Prof. David Chung-Laung Liu, a world-renowned computer scientist, education expert and Doctor honoris causa of the University of Macau (UM), today (28 November) gave a lecture entitled “Poetic Mathematics and Mathematical Poetry”, at UM’s Cultural Centre, to a full-house audience of UM staff and students, local secondary school teachers and students, as well as members of the general public.
UM Rector Wei Zhao gave a speech before the lecture, in which he mentioned four reasons that make Prof. Liu the pride of all Chinese people. First, Prof. Liu received his early education in Macao, and after graduation from high school, he went to Taiwan and then the United States to pursue further education, and eventually attained remarkable academic accomplishments. Second, during the time he served as the president of Tsing Hua University, Taiwan, the university progressed by leaps and bounds, which is testament to his brilliant leadership skills. Third, he answered the famous “Qian Xuesen Question” by educating a student (Prof. Andrew Chi-Chih Yao) who later became the first and only Chinese to receive the Turing Award, which is considered the Nobel Prize in computer, since the founding of the award. Fourth, he gave up his tenured professorship in the United States to return to Taiwan and devoted himself wholeheartedly to educating Chinese—this admirable decision of Prof. Liu has motivated a large number of Chinese scholars to do the same.
Prof. Liu opened his lecture with discussion of a chessboard, and went on to intriguing examples of questions, problems and phenomena in our everyday lives that could be easily explained by mathematical theories. He unveiled the mathematical aspect of poetry and the poetic aspect of mathematics through ingeniously interwoven examples of maths theories and problems and quotes of Chinese and foreign poems, both ancient and contemporary, to an entranced audience, who frequently interrupted his speech with thundering applause and laughter.
Prof. Liu also shared some of his life experiences, especially the period when he was studying in Macao. He stressed that education knows no boundaries, and every life experience could be a disguised opportunity to learn something. The essence of maths, explained Prof. Liu, is to find and establish connections between things where others don’t see any. Therefore, noted Prof. Liu, maths and literature are like two different paths leading to the same destination—to discover and appreciate what’s beautiful in life and in the world.
The audience lingered long after the lecture was over, taking turns asking Prof. Liu questions. Prof. Liu advised the participants to have extensive interests in the pursuit of knowledge, to explore in an in-depth manner, to imagine boldly, to listen with an open mind, to think critically, to strive for perfection, to have a sense of humility, and most importantly, to never give up. He also encouraged everyone to be a diligent reader and thinker. Towards the end of the Q&A session, Rector Wei Zhao presented a souvenir to Prof. Liu on behalf of UM.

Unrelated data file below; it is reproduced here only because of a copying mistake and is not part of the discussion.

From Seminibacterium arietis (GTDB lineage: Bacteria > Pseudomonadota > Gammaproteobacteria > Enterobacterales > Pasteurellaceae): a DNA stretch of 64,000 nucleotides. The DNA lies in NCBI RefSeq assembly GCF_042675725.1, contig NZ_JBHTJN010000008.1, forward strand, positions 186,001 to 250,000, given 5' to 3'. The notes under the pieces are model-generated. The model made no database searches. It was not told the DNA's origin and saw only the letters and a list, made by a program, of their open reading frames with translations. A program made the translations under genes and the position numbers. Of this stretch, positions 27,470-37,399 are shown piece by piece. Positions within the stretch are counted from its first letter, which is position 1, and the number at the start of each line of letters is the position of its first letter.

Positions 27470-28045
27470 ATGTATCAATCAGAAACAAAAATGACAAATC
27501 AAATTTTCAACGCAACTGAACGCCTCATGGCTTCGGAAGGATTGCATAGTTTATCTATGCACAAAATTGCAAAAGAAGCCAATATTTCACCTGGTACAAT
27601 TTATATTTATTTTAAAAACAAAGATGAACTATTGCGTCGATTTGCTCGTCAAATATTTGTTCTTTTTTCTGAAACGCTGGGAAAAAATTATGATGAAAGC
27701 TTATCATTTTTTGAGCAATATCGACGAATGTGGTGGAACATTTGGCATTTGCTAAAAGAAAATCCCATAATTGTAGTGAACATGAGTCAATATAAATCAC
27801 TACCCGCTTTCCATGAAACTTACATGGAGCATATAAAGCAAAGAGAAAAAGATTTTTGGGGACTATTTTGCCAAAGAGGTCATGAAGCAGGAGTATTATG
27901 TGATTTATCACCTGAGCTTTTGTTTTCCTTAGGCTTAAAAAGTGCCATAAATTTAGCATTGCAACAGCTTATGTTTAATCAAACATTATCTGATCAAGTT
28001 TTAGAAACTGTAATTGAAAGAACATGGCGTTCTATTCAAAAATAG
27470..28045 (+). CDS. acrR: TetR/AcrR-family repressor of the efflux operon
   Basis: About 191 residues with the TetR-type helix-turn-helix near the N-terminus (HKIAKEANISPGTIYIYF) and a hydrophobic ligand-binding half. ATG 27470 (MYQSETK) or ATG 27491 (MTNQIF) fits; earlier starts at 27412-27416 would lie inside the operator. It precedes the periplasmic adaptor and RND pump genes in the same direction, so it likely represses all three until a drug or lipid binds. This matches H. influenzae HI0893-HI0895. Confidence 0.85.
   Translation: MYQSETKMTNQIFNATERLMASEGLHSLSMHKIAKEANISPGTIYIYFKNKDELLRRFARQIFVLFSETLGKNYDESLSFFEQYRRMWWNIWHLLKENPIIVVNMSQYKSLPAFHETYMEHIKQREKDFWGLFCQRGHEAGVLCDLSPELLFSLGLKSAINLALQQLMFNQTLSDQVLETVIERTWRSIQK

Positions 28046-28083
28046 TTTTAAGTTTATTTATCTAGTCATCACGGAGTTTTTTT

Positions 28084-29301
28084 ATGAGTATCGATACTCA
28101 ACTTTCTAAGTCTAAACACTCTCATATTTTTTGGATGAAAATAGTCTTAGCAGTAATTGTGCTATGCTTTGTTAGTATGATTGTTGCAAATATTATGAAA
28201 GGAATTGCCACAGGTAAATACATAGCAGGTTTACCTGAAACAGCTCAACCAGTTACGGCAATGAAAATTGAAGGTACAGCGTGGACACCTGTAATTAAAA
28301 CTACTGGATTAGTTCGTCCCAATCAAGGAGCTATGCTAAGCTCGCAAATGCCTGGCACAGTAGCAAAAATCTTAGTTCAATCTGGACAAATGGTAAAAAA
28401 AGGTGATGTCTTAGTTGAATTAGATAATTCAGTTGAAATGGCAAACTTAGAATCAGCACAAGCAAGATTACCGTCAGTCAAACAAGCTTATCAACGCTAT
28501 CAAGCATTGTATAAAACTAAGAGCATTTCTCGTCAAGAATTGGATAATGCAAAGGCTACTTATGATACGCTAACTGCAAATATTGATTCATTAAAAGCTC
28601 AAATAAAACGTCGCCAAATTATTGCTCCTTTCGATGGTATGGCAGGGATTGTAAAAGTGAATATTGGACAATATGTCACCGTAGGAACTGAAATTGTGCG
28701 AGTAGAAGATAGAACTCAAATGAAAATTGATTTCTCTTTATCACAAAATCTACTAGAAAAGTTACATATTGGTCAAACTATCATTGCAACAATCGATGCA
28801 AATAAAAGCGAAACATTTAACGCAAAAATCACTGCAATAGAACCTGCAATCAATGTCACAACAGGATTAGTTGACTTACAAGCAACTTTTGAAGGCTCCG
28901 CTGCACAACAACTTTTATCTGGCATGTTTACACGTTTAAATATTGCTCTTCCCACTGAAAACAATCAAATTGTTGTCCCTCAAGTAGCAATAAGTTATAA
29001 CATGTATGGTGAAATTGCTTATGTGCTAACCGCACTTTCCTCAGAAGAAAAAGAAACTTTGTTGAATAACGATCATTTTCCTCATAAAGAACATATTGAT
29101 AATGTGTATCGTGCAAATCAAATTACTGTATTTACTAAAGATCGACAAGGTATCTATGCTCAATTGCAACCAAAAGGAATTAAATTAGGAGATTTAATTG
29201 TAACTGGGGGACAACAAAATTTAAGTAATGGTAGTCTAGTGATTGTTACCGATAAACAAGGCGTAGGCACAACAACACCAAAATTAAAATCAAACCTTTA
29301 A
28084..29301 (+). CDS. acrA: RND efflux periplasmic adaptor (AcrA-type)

Prof. Liu received his bachelor degree from Cheng Kung University, Taiwan, and received his master’s and PhD degrees from the Massachusetts Institute of Technology (MIT), United States. A world-class computer scientist and a dedicated educator who has nurtured many outstanding students, Prof. Liu is the pride of Chinese people. He has successively taught at MIT, the University of Illinois, and Tsing Hua University (Taiwan), for over forty years. He is currently William Mong Honorary Chair Professor of Computer Science at Tsing Hua University, Taiwan. He is a member of the Academia Sinica and a fellow of the Institute of Electrical and Electronics Engineers (IEEE) and the Association for Computing Machinery. He has received honorary doctorates from UM and Chengchi University, Taiwan. His major awards include the Phil Kaufman Award from IEEE’s Council on Electronic Design Automation, the Technical Achievement Award from IEEE’s Real Time Systems Technical Committee, the Technical Achievement Award from IEEE’s Circuits and Systems Society, and the IEEE Education Medal. His research interests include computer-aided design of VLSI circuits, computer-aided instruction, real-time systems, combinatorial optimization, and discrete mathematics. He has published over 180 technical papers, eight technical books, and seven essay collections in Chinese.
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Release on 2012-11-28 18:31